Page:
We can’t control the economic climate we work in, but we can face it and make the most of it. Ten years ago, you could offer to save a company 10 percent on a product or service, and that might have been enough to close the sale. Now, that kind of savings is not worth the time and risk involved for decision makers to upset the status quo.
For decision makers to be motivated to act, the change has to benefit them personally in a big way. With this new reality, decision makers are more hesitant to buy, and there are layers of complexity in the approval process that didn’t exist before. This means closing a sale takes longer and demands that you nurture leads in a way that actually deepens relationships with decision makers, especially early on.
The kind of nurturing needed in these cases isn’t done on the golf course. You cultivate your leads by sharing information of value that leads your prospects from the stage where they are open to speaking with you to where they are convinced that they need you. It may take three interactions or fourteen to move them from the “open stage” to the “convinced stage.” Prepare yourself for the marathon and the sprint. A well-thought-out nurture campaign will ensure you have an interaction plan that can trigger an earlier close. (Important note: a nurture campaign comprised of periodic non-customized emails or short emails that say, “Just checking in to see if you have any needs” falls far short of what we call “productive activity.”)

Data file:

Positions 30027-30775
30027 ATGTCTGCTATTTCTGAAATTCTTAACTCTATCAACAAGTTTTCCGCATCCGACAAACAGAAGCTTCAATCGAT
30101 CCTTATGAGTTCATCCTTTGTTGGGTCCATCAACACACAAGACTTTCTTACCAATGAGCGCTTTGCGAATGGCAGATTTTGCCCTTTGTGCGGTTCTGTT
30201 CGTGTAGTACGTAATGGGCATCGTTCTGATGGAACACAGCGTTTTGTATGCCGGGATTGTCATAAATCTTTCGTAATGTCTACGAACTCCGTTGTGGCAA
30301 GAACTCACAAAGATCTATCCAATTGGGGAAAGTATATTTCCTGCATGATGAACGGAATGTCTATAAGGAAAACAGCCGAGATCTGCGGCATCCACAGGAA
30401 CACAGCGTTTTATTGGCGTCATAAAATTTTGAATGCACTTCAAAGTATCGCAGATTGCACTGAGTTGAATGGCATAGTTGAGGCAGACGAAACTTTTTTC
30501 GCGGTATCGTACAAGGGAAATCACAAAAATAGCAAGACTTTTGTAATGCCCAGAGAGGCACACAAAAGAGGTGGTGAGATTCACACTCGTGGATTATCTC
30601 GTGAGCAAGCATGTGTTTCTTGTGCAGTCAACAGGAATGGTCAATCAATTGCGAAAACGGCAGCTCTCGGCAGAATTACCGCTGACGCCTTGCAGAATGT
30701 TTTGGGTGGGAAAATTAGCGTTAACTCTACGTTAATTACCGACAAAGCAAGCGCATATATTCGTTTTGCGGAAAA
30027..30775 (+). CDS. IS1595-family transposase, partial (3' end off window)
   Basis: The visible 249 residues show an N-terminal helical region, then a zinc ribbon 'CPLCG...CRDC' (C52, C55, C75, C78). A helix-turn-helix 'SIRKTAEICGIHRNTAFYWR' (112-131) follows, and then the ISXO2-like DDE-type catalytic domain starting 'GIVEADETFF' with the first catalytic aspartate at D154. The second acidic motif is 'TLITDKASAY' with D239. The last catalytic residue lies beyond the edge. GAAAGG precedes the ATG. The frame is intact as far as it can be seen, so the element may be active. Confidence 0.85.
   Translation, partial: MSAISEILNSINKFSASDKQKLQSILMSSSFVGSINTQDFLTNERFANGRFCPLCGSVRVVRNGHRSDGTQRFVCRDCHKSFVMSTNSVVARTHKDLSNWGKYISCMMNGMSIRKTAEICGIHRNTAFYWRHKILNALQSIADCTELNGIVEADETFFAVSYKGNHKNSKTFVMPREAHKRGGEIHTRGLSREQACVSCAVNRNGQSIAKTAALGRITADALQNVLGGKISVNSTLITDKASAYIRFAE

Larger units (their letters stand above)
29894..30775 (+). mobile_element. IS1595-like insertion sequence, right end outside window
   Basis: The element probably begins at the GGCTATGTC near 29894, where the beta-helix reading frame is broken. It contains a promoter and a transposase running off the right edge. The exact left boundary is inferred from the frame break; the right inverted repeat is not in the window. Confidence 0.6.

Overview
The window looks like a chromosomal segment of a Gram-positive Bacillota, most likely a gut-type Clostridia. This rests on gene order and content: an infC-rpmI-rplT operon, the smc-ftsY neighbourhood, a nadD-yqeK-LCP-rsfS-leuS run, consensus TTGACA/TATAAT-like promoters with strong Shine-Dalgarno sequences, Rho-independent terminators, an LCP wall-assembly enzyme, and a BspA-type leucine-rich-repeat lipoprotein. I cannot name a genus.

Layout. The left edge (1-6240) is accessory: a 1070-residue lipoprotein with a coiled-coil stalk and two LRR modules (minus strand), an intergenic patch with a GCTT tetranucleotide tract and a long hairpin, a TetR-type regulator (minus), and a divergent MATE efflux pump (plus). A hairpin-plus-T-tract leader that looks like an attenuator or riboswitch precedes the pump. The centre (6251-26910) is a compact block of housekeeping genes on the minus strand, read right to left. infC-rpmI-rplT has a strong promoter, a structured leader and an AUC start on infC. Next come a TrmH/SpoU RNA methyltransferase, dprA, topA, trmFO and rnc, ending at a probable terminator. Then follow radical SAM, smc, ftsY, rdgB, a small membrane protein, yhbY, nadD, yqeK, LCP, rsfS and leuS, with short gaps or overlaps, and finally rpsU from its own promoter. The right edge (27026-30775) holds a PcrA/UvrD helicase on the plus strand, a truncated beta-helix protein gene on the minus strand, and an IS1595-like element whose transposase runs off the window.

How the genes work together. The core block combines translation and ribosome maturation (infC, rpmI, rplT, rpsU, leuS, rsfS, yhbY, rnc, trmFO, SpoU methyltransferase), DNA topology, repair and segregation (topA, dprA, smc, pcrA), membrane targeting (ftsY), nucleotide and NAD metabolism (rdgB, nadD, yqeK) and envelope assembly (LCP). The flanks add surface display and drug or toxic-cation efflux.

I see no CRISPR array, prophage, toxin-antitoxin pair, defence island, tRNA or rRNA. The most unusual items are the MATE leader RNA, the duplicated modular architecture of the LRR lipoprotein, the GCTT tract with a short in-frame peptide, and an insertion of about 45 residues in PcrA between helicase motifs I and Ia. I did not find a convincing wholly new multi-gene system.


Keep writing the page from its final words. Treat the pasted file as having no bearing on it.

In the new paradigm of selling, decision makers don’t have time to evaluate another solution without a good reason, so you want each of these communications to demonstrate value for them.
This can include educational material, thought pieces or explanations of how the work you do is benefiting your existing clientele. This material is much stronger when it includes real numbers or stories, which demonstrate that what’s in it for them is tangible, not vague or unquantifiable. When putting together your communications, think about your decision makers and how they can justify buying from you to their bosses. With these materials, do your best to answer their questions before they ask.
Sometimes the elongation of the sales cycle leads to fatigue on the part of sellers. It can be very tempting to want to skip the steps needed to convince the prospect or build the trust relationship. It can even be tempting to give up entirely. Once you’ve started the business development process, do not abandon it unless you are convinced that the prospect would no longer make a good client.
Too often a seller works hard to get the ball rolling and gives up, only for the competition to step in and close a deal.
Longer sales cycles can be exhausting, but they are the reality when prospective clients are feeling tentative with their dollars. They are often concerned about risking their careers by making the wrong vendor choices or by the amount of time it will take them to implement a different solution. As you plow through the process, remember that those dollars will only be awarded to the vendors with the patience and discipline to see it through to the end.